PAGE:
We’re both writers, though Cyrus is sort of fledgling in that regard. There are these sort of biographical symmetries, but he also feels quite distinct from me in certain ways, or he feels like a person that I have been, but maybe have tried to grow beyond in certain ways, psychospiritually. He’s constantly getting in his own way, and saying the wrong things to the wrong people and being callous or negligent of the people who love him.

He sits across from a dying woman talking about contemplating suicide and the ethics of suicide as she's dying right in front of him. And he does all this with an absolutely chilling lack of irony. He's just so obsessed with his own psychic life that it's hard for him to see very past it. Certainly that's something to which I can relate.

There is an event that is pretty crucial to the storyline in this book that I had never heard of. It happened in 1988. The U.S. Navy attacked an Iranian plane and everyone on board was killed.

So July 3, 1988, the USS Vincennes, stationed in the Persian Gulf, shot Iran Air flight 655 out of the sky, killing all 290 people on board, including 66 children. They said that they mistook it for a fighter plane.

I think the vast majority of Americans have never heard of it. Or there's certain people whom, if you say “the USS Vincennes incident” they'll be like, “Which one was that, again?”

But the fact that we don't remember it is testament to the ubiquity of such events. The fact that they are legion, that they happen constantly, that it was probably one of several such instances of our accidentally massacring innocent people who had nothing to do with anything. “Oh, well,” you know, “that's just the unpleasant but necessary cost of being a military superpower,” you know — but to those 290 people, it was awfully important.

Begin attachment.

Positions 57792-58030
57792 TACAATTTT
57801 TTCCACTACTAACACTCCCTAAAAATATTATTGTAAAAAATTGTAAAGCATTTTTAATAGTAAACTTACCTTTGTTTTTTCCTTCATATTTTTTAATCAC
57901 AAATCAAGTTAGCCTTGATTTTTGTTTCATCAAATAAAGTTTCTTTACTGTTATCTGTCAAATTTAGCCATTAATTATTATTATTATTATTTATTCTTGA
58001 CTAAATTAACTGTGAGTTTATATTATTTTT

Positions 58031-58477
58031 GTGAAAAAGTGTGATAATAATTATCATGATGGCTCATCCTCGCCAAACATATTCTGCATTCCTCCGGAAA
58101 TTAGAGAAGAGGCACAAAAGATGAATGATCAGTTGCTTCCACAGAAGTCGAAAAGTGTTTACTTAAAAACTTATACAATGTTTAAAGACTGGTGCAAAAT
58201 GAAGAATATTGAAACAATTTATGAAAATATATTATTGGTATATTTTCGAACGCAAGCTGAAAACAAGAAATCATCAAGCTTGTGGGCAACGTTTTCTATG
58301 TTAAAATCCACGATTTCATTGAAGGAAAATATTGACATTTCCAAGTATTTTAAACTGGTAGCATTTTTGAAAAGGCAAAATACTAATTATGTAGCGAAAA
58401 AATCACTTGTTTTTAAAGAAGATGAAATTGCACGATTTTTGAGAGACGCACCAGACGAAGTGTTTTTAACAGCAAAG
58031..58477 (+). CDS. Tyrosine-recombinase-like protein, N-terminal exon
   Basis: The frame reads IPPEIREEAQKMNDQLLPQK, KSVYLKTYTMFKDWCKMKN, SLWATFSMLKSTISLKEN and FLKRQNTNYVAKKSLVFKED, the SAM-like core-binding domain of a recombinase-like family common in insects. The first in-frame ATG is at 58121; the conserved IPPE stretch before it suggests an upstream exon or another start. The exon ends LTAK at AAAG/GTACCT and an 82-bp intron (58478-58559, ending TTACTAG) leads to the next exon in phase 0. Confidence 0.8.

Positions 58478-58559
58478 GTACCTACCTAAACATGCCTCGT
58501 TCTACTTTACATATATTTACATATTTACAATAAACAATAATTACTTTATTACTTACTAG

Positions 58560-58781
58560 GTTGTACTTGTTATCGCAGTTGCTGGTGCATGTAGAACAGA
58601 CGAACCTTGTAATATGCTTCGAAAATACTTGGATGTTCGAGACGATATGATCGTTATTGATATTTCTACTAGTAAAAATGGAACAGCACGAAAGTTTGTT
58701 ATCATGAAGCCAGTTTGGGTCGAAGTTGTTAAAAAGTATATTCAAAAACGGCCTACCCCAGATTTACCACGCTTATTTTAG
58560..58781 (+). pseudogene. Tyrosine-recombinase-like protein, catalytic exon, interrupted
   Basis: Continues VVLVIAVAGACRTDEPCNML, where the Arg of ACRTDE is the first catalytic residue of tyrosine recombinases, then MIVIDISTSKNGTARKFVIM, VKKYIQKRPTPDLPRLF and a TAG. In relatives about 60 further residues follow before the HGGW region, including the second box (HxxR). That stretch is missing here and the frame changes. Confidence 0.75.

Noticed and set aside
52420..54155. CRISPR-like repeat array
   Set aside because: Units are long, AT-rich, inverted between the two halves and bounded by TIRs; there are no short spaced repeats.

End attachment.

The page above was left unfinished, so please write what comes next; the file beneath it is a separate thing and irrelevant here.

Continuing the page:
Think about how you love your family. Like, that's how all of them love their families. And this idea that they could just be like, absented from the world. And then just utterly forgotten.

So Cyrus's mom was on that flight, narratively in the book. And part of the project of the book is to show that this one act, this one individual act of the violence of empire that kills 290 people, one of those 290 people, their death causes everything that happens in the book — everything that happens in the book from Cyrus's consciousness to the poems that he writes to the lovers that he takes, all of it.

This book has gotten such amazing critical feedback. What it is like to put such a deeply personal novel out in the world and have people be like, “F*** yeah, dude?”

It's weird. It's really, really weird, to be honest. When Knopf bought it, I was like, “You guys know what you’re doing, but this is a weird book!”

I mean, I'm an Iranian guy writing about addiction and Lisa Simpson and this really weird niche center of a lot of different Venn diagrams.

But those are the best ones, right?

And I think that is what everyone kept telling me, you know, like it is in its sort of specificity and weirdness that it becomes sort of interesting. It's not just like some guy with a gun and fill-in-the-blank presentation, and they're, they got to find the Magna Carta and the ruins or whatever.

It's clear I don't read a lot of pulpy thrillers.

That's totally a book I've read.

Yeah, but you know what I mean? Like, yes, it's a really weird book. And it's death haunted. And it's about martyrdom from a guy with a name that sounds like he maybe ought not to be writing about martyrdom without getting put on a lot of lists, you know? And so yeah, I mean, it's immeasurably gratifying.

Greta Johnsen hosts and produces WBEZ’s Nerdette podcast, which Anna Bauman produces. Sofie Hernandez-Simeonidis is a digital producer.